Tuesday, December 29, 2009

Absence makes the heart grow fonder.

In the last several years there has been a surprising trend in Hollywood.

I'm not talking about the remake trend that has permeated much of what we see today.   I'm talking about the resurrection of franchises that for the longest time appeared to be dead.

In 2006, 19 years after the last installment, Superman returned.   Also in 2006, after 16 years, Rocky Balboa stepped back in the ring.  In 2007, 17 years after New York, John McClane refused to die hard.  In 2008, two decades since Afghanistan, Rambo lifted his bow and knife.    Also in 2008, 19 years since his last adventure, Indiana Jones returned for his next adventure.   Next year, 23 years later, Gordon Gekko returns to Wall Street.  Also next year, after 28 years, we return to the world of TRON.  And now, it appears in 2011 after 22 years, the Ghostbusters will once again be ready to believe you.

Resurrecting a franchise is a real gamble, not only financially but creatively.   The one thing you have no control over is audience expectations.   If it works great.  If it fails fans will say you should of ended it with the last one.   A whole new generation is being introduced to these characters but how much do you cater to that new audience without losing the core fan base?  

Three of the sequels I mentioned turned out better than I ever expected.  Sure I wanted to see them but in the back of my mind I really hoped that they didn't suck.   The one thing that these 3 franchises have in coming are that the originators of the role are returning and they are pushing 60+.   The reaction of most is that these guys are too old to play action hero.   Sylvester Stallone and Bruce Willis proved everyone wrong.  The new films didn't hide from the fact that the leads are much older and that was a strength.  On top of that, the action wasn't as over the top as you would find in a modern day Seagal movie.   

Rambo was different from the films before it.   It was ultra-violent, yet action packed and loads of fun.   I expected a decent action movie but never expected it to be as good as it was.  It ended up in my top 20 for 2008.    Rocky Balboa was also much better than expected.  It's one of my favorites in the franchise and one of my faves of 2006.   It was a purely character driven piece that recaptured what was lost since the first.   Live Free or Die Hard, while over the top, also turned out to be a fun action-packed adventure.    All three of these entries were actually better than the previous entry.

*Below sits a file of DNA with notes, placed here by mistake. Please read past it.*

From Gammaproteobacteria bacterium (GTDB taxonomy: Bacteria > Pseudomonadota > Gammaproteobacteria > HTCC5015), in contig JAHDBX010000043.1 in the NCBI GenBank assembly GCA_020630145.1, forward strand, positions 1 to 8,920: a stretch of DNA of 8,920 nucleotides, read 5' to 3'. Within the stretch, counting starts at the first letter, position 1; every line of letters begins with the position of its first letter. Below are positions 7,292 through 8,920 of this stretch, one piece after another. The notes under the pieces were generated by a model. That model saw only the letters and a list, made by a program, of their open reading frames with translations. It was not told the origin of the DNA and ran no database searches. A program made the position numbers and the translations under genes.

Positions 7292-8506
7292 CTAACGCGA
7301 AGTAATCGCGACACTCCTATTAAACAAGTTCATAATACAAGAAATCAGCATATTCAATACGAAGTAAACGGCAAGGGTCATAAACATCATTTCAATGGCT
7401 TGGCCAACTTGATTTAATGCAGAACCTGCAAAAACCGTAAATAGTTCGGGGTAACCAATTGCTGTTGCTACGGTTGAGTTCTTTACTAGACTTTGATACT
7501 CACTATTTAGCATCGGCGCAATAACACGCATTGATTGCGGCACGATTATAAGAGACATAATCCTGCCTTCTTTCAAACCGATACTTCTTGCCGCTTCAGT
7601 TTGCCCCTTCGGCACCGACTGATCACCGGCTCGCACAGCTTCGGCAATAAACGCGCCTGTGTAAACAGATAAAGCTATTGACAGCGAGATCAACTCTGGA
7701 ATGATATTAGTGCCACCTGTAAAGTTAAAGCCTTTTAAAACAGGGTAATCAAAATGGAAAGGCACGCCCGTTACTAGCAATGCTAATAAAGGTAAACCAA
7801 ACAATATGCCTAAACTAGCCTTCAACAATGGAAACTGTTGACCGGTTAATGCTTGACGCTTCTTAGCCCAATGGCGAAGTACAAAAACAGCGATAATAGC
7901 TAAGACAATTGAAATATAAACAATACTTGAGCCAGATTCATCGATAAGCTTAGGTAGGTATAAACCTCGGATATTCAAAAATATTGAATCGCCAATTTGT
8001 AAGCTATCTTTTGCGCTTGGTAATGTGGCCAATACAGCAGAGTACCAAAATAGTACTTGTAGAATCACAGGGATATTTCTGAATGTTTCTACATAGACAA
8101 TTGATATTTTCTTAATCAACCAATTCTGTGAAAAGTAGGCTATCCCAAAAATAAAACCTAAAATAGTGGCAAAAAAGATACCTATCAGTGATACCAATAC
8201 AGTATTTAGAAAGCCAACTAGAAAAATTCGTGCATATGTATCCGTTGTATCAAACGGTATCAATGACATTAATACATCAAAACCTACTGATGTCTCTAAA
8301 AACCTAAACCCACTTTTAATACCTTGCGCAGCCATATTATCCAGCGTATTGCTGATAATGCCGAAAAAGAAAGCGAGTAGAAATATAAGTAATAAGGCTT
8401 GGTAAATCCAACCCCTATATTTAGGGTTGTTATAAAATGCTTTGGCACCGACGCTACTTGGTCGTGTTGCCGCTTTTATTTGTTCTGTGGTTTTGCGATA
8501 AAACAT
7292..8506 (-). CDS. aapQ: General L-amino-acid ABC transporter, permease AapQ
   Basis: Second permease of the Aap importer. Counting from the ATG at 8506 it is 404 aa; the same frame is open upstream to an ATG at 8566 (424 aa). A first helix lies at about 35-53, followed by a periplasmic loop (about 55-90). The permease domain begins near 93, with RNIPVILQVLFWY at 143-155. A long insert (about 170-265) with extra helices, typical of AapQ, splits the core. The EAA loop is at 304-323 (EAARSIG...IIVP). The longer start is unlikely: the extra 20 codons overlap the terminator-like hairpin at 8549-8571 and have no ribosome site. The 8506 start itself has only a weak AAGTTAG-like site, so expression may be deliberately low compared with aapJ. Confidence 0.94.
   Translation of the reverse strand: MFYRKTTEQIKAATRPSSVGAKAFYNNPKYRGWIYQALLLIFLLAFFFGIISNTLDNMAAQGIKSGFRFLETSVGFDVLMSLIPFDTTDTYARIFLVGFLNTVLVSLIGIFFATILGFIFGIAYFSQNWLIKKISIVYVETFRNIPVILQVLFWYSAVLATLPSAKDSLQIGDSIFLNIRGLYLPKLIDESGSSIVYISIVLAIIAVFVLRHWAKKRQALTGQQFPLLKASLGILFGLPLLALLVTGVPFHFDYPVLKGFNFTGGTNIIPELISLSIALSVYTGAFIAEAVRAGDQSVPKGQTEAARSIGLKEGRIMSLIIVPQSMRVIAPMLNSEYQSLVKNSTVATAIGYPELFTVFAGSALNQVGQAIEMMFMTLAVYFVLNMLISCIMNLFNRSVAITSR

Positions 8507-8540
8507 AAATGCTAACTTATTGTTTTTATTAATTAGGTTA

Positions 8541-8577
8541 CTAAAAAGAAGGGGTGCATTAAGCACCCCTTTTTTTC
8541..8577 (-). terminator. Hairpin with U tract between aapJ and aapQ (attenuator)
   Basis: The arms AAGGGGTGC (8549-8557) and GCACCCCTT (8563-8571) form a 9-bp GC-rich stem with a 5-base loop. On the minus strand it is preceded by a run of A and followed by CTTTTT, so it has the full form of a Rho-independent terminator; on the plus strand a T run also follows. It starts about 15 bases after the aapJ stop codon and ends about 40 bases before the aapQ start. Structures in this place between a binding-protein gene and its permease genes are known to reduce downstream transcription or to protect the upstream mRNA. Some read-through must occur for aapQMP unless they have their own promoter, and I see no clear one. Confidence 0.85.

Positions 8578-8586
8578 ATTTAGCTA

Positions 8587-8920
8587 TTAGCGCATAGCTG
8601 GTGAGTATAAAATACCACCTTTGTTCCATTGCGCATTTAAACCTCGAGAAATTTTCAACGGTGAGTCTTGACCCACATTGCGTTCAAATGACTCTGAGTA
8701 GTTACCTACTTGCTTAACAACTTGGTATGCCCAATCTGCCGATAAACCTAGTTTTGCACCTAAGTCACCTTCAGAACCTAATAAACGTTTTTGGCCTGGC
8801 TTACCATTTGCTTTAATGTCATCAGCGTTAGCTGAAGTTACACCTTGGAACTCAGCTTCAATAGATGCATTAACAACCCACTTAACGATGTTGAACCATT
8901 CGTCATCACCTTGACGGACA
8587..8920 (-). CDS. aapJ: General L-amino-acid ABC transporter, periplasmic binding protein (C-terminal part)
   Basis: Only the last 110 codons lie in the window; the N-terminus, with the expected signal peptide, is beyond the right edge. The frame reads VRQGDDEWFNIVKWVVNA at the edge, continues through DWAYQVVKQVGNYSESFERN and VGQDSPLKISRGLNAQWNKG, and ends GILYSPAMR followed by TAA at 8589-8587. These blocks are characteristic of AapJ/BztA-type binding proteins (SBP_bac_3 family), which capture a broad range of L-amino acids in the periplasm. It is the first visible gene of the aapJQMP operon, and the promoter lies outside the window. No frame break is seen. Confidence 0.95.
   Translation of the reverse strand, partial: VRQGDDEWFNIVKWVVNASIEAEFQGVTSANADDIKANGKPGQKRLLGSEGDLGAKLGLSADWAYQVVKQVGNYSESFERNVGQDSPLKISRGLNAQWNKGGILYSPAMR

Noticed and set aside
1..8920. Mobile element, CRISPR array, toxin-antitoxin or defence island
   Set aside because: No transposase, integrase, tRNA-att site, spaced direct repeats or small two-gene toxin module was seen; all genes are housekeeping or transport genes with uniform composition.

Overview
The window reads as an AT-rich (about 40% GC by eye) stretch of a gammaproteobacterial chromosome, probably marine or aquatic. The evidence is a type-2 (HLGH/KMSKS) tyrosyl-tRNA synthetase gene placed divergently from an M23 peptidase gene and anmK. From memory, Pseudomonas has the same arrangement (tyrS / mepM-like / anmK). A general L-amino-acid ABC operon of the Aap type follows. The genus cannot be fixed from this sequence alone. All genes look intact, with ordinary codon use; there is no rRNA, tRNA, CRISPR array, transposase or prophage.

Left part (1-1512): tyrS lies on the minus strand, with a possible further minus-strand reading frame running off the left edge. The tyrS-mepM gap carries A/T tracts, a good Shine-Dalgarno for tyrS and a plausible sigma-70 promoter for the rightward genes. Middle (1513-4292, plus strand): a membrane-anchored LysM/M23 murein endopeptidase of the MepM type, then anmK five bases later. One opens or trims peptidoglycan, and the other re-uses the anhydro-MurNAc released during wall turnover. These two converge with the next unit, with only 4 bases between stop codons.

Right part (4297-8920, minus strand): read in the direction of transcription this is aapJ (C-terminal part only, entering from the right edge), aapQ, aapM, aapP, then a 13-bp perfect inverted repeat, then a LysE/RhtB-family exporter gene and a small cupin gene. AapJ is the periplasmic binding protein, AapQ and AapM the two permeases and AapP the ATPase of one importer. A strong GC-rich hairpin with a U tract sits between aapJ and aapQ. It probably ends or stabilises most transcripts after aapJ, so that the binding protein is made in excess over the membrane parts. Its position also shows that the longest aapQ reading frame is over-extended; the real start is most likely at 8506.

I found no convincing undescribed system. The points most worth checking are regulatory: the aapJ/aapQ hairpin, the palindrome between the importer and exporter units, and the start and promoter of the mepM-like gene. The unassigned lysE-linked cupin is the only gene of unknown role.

I mentioned audience expectations.  No sequel has been more eagerly anticipated than Indiana Jones and the Kingdom of the Crystal Skull.    I for one could not wait.   After seeing it, I was stunned and depressed.   I didn't expect it to be better than the previous entries but I had expected to be as good as them.   I just wanted to have a fun time.   I didn't.  In this case, the creative risk I mentioned rears its ugly head.   There were moments that worked but after awhile I just wanted it to end.   I had the opportunity to see the first three Indy films as a triple feature in a theatre and there is no way I can even include Crystal Skull in the same class as those films.   There are some who consider this the best but I always ask if they've seen the others.  Some have and some haven't.   Clearly, this one catered more to it's new audience then the core fan base.

Unlike Superman Returns, all the other franchises have characters that I forever connected with a certain actor and no one would except someone else in the role if they brought them back.  So in that case, time is a factor in resurrecting a franchise.   Jeff Bridges returns in Tron, Michael Douglas is back in Wall Street and the original Ghostbusters are back in some capacity.

Money certainly can be a major factor in resurrecting an established franchise.  Surprisingly, Rambo was the only one to under perform at the box office.   However, it did well enough for them to greenlight Rambo V.   I for one welcome the return of a favorite character if there's a good story to tell.   Really that's what it boils down to is what story do they want to tell.    Story is what these sequels have in common, the story worked well for most but not all.   Hopefully the stories for Wall Street 2, Tron:Legacy and Ghostbusters III are worth telling.   Otherwise you run the risk of slipping a black sheep into a beloved franchise.

On that note, let's forget any ideas about doing Godfather IV, Back to the Future IV, Lethal Weapon 5 or  Dirty Harry VI.  There are some franchises that are perfect as is.

Now let's talk about Howard the Duck II.

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